For some reason, with the few cooking skills we’ve mastered, my husband Manny and I decided to host our first Thanksgiving as a newlywed couple (almost four months and still going strong!). Celebrating the holidays always comes with the difficult decision of whose family we’ll spend the day with, so spending the morning in the kitchen was a simple solution to being able to celebrate with both families. It wasn’t an argument, nobody felt left out and we are truly thankful for all the love and support we shared during Thanksgiving.
Although family is the most important thing to us, the menu was definitely second on our priority list. The Wednesday before Thanksgiving, I called on the only person I know who can always show me what to do: my mother. We spent the whole day deciding on a menu, cooking and being thankful for our time together, and we ended up with an array of mashed potatoes, stuffing, green beans and salad.
Since I have not yet become Queen of the Kitchen, there are still several items that scare me to cook, including the Thanksgiving highlight: turkey. The pin feathers are absolutely repulsive, and one day when I attempt to cook a turkey myself, I will be sure to wear more than one pair of gloves to touch that poultry. Luckily, my sister is vegetarian anyway, so cooking a turkey wasn’t really a necessity for me. That being said, Manny insisted we have some protein, so lasagna it was. Cheese is the best, most nutritious protein there is anyway, right?
Come Wednesday night, Manny and I had added lasagna, challah rolls, a vegetable tray with dip, fruit salad and pumpkin mousse to the menu.
So, at 9 a.m. on Thanksgiving Day, I was in the kitchen putting the finishing touches on our Thanksgiving lasagna and decorating the table. In the end, we had our turkeys after all with my festive addition of turkeys made out of Ferrero Rocher chocolate, and my whole family got to spend the morning and afternoon together.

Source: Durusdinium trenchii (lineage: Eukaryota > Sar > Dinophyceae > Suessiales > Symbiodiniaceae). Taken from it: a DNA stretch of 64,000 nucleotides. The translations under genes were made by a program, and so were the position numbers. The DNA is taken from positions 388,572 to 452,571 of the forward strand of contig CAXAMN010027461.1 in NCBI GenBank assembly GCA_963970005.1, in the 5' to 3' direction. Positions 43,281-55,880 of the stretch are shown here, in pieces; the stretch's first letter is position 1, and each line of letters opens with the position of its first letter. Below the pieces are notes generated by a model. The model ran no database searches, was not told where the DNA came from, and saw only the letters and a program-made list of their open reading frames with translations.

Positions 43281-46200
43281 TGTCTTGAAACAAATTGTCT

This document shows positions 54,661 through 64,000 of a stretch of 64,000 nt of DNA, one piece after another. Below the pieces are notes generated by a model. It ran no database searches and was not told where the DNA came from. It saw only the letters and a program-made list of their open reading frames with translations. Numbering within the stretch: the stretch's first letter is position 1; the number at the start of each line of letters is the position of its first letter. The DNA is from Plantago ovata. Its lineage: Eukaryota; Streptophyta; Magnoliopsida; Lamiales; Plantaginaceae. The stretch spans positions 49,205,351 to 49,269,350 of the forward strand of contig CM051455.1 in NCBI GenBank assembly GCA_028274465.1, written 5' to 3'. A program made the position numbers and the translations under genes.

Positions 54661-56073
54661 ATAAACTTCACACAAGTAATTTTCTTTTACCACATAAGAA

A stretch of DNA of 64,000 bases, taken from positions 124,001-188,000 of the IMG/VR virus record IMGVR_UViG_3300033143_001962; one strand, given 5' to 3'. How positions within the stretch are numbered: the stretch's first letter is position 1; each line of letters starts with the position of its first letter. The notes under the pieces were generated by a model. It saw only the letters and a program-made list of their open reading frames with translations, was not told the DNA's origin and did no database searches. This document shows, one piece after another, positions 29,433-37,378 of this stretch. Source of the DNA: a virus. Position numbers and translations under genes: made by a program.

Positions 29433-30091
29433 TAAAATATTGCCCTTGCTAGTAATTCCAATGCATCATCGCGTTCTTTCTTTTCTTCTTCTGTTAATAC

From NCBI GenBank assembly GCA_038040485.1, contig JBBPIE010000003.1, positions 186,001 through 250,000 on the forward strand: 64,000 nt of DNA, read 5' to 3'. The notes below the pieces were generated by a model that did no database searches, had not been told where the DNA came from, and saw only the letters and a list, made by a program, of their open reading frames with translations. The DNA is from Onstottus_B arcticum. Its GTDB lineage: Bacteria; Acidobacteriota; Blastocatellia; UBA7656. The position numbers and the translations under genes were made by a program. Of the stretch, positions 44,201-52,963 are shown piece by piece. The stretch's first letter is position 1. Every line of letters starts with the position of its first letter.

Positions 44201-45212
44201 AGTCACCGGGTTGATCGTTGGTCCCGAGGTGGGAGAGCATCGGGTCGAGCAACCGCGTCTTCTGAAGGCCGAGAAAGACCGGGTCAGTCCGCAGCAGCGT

At 5 p.m. we made our way to Manny’s family where we managed to stuff ourselves full (again) of stuffing and real turkey this time. Our first Thanksgiving together as a married couple was perfect in every way.
Fast forward to the first weeks of December, and we are celebrating again. This time, we come together to celebrate the miracle of Chanukah.
Let me tell you, there is something so special about lighting candles with your spouse for the very first time. Of course, we weren’t as prepared as we thought, and neither of us thought to get a menorah before the holiday. So, we scrounged up our tea lights to brighten the night and celebrated the Festival of Lights in our own way. And again, I was given the opportunity to be thankful for my mom who saved the day and gave us two beautiful menorahs the very next day that we will cherish forever.
This year, I’m also thankful for my sister, who hosted what I like to call a “healthy” Chanukah — with the exception of donuts and fantastic piñata cookies.
What is most important about any holiday season, however, is living in, and enjoying, the moment. Time travels so quickly, and the candle’s light does not shine forever. So, as I sit and write this and watch the flickering lights, I acknowledge the true miracle and impact that family and food have in Judaism.